It’s true that Israel is making efforts to keep these protestors out of the country. (And she’s been ripped a new one by the international media for doing so.) But, unlike Syria, Israel is not closing her doors to all who disagree with her policies. Syria, on the other hand, is and I do not need to be a paying member of Amnesty International to know this.

Going back to the Benedkit/Goldberg debate (because it will relate, I assure you): In his last words on Allison Benedikt, Goldberg shared some comments from his readers on the topic. One comment in particular was particularly powerful for me, and I’d like to share it here because it sums up a bit what I’d like to, if given the opportunity, sometimes yell back at left-wing activists who blast Israel. Particularly the ones who fail to shout just as loudly or write just as passionately about the atrocities commited by Israel’s neighbors.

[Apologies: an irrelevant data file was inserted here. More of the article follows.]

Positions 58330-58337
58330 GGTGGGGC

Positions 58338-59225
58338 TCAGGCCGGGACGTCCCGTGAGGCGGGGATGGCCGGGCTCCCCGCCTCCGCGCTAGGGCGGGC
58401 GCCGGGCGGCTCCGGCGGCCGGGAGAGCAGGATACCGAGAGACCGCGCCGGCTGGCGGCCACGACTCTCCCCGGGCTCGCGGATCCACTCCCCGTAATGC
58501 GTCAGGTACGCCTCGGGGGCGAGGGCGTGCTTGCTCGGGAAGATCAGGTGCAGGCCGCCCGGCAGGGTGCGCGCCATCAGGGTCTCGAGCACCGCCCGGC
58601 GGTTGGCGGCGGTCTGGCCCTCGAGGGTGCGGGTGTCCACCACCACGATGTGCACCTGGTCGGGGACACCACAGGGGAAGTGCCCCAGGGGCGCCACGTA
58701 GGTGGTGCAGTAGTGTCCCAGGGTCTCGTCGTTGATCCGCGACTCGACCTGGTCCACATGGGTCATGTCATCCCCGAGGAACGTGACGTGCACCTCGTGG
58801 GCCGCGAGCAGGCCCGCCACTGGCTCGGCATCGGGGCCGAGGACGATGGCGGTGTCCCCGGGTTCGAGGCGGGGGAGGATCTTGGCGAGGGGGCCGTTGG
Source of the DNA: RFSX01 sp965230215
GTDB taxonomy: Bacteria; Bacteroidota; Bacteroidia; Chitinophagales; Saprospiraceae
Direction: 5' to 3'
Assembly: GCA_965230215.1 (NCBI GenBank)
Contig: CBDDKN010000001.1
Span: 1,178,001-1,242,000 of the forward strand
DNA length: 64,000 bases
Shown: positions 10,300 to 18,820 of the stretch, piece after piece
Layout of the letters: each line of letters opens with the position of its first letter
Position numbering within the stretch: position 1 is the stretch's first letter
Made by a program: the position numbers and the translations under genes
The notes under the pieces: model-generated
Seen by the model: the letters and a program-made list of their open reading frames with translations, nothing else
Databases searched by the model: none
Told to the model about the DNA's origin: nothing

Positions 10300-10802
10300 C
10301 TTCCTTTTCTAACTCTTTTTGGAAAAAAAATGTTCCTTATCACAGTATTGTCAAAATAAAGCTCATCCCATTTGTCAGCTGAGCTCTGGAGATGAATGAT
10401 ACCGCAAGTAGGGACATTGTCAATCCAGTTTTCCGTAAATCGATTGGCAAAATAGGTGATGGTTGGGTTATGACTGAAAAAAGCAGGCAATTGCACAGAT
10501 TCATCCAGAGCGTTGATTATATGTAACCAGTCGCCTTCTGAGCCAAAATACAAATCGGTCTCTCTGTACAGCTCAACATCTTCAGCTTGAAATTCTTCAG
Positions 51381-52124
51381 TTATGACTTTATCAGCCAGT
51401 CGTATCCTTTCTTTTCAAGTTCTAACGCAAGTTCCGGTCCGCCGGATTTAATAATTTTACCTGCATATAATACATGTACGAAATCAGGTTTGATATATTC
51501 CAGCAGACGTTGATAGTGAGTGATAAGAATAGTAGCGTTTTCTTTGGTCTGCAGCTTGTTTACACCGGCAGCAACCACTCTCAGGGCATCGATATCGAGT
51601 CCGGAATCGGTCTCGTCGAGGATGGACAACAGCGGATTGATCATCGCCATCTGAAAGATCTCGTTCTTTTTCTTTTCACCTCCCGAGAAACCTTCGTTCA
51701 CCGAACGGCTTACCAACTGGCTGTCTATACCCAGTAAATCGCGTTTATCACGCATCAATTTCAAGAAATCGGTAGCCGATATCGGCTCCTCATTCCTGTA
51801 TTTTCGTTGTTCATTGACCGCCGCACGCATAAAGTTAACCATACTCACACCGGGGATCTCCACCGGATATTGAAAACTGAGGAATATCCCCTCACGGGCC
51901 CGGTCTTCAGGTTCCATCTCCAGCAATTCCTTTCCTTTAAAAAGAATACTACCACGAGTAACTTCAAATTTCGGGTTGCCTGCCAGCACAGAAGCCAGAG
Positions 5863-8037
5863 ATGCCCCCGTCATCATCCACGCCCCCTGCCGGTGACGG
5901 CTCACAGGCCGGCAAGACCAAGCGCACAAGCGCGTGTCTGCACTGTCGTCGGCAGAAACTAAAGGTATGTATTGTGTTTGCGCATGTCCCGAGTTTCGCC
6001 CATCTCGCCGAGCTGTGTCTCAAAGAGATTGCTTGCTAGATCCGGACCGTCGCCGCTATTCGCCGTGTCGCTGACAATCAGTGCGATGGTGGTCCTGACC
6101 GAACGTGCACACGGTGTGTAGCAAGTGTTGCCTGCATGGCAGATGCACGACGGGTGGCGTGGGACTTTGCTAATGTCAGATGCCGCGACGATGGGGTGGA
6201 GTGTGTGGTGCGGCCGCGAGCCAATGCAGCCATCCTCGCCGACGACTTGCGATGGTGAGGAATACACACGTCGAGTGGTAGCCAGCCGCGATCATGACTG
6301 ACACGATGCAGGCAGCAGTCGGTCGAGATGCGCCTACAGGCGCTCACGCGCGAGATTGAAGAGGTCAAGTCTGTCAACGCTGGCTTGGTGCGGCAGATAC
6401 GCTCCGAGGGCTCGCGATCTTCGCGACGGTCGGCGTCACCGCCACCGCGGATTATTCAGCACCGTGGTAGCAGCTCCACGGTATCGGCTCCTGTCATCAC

After all, we do not in this region exist in a bubble. (As much as even I often pretend that we do.) We exist as one piece of a volatile puzzle. And if human rights activists really care about human beings, they would turn their heads slightly to the east and start shouting, too, about Syria.

Goldberg quotes his reader as writing:

From a reader who argues that Benedikt, and like-minded writers, mistake Israel for a fascist state, when in fact it is the most liberal country in its neighborhood:

 Allison Benedikt portrays support for Israel as an illogical aberration among otherwise right-thinking liberals. How could someone who is ostensibly progressive support this oppressive vestige of the colonial era? But this couldn’t be more wrong.  Here’s a list of liberal touchstones.

1)  You support the rights of gay and lesbian men and women.  Check.

Therefore you must support Israel, one of the few countries in the region where homosexuals aren’t persecuted and even murdered, by state sanction.

2)  You support the rights of women.  Check.